And when you really understand that – you’ll be free to give, expecting nothing in return: like God who gives even to the evil and the ungrateful. You’ll be free to give for the sake of giving, for the sake of another person or a cause, with no strings attached, because you are so firm in your identity, that you are already loved and justified and have value. The Gospel sets us free from our ulterior motives in doing even good things and from feelings of resentment towards those we have done acts of kindness for.

 

Advent Meditations: 10 – Christmas Joy

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And the angel said to them, “Fear not, for behold, I bring you good news of great joy that will be for all the people. For unto you is born this day in the city of David a Savior, who is Christ the Lord. – Luke 2:10-11

What is the joy of this season?    Is it Tradition?  Family?  Giving and receiving?

The thing about each of these, is that the joy of these things is something very temporal and easily lost.

If the joy of Christmas is family, then what about those who have no family?  Does this season hold no joy for them?

If the joy of Christmas is tradition, then what is there for those who have suffered loss of loved ones – or even of financial resources?  For them, Christmas will be pure pain.
If the joy of Christmas is tied to traditions: decorating a house, eating certain foods, doing certain things – then if those things are no longer possible, because you had to give up the house, or because a family member passed away, or any other reason, then Christmas will not be a time of joy, but of pain and heartache.

If the joy of Christmas is in giving and receiving, then once again, what about those who have nothing to give and/or no one to receive from?  If the joy of Christmas is in giving and receiving, then Christmas brings loneliness and shame rather than joy.

These things are what are commonly held by many people to be the joys of Christmas, but let me tell you: these should not be – they cannot be – the wellspring of joy that Christmas brings, because it is only a matter of time, before all of these things run dry…and make Christmas a time of pain and bitter longing rather than life-giving joy.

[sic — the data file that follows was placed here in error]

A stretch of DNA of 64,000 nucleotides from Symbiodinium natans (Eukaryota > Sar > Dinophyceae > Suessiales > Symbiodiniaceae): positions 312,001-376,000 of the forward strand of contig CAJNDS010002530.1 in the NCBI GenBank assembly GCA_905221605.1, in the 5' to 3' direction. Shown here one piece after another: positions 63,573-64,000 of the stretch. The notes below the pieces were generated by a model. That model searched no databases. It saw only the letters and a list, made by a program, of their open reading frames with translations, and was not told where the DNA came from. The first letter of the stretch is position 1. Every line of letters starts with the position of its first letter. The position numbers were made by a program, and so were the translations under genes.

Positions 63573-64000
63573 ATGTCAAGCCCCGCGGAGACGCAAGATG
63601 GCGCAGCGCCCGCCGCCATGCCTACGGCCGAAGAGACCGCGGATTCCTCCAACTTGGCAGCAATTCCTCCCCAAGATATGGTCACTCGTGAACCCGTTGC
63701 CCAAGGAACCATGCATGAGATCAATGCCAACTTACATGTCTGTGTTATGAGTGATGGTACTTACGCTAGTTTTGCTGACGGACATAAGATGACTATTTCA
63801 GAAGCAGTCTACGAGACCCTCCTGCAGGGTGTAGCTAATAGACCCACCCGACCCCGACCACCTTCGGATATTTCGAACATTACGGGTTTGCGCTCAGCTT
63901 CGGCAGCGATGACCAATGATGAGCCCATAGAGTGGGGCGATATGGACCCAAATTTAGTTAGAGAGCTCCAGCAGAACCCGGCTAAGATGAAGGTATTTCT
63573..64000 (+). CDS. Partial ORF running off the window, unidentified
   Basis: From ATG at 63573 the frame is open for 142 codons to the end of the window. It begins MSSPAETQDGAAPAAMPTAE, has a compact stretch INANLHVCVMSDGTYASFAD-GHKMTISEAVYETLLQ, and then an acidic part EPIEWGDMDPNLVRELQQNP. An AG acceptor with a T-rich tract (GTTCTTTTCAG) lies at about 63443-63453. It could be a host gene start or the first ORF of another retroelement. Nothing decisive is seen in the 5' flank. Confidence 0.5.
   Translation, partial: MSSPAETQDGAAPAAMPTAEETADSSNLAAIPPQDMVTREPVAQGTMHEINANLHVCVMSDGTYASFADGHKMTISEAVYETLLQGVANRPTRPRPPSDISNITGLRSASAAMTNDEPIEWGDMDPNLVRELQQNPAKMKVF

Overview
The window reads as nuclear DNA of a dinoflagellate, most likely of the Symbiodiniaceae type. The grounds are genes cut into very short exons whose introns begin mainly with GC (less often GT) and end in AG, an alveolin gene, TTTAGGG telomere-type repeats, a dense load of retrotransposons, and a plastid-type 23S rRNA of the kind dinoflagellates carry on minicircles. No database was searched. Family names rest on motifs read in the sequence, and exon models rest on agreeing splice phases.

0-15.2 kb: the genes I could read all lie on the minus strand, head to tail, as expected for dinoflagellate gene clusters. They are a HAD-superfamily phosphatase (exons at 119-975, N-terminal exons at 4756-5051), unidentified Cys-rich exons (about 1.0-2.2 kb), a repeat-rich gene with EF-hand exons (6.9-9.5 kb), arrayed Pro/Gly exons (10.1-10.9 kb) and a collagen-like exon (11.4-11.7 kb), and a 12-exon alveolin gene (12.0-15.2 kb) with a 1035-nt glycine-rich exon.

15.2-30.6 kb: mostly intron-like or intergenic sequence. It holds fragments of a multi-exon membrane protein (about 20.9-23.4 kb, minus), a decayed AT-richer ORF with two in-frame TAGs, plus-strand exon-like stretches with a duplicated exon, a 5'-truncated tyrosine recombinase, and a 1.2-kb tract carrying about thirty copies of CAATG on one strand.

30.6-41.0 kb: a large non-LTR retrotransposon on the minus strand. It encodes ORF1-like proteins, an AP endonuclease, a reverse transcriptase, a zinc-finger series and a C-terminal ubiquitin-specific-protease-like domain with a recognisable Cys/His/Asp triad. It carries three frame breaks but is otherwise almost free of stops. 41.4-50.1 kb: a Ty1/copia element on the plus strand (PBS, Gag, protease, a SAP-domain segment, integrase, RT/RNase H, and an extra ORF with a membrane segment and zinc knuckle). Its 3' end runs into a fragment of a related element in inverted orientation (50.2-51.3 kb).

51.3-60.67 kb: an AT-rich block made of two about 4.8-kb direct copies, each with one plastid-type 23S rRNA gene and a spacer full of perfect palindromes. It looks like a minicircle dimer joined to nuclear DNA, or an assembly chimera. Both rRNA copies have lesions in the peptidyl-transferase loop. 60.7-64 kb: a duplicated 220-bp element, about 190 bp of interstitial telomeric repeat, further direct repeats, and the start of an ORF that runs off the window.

What is the true joy of Christmas?  It is this: A Savior is born to you, who is Christ the Lord.

One of the verses in the Bible that I find most moving is Matthew 1:21:

She will bear a son, and you shall call his name Jesus, for he will save his people from their sins – Matthew 1:21

This is the joy of Christmas: that though you were lost, God pursued you and found you!   That though you were without hope, God came near to you to give you hope that extends beyond the grave!  That though you were destined for darkness and death, God broke into time and space to bring you light and life!

That is a joy that doesn’t disappear when financial resources dry up!  That is a joy that doesn’t grow dimmer as loved ones pass away – but rather grows all the more vibrant and beautiful!

May this be the joy of Christmas for you!

And may we not teach our children, whether in word or in deed, to find the joy of Christmas primarily in tradition or in giving or receiving, or even in family – but in the hope of the Gospel of Jesus Christ.

 

Advent Meditations: 6 – Giving Gifts to God

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When it comes to Christmas, there is a joy that comes with giving and receiving. As children we tend to revel more in the receiving than the giving, and as we grow into maturity, we learn that as Jesus said: It is more blessed to give than to receive (Acts 20:35).

Where does the tradition of Christmas gifts come from?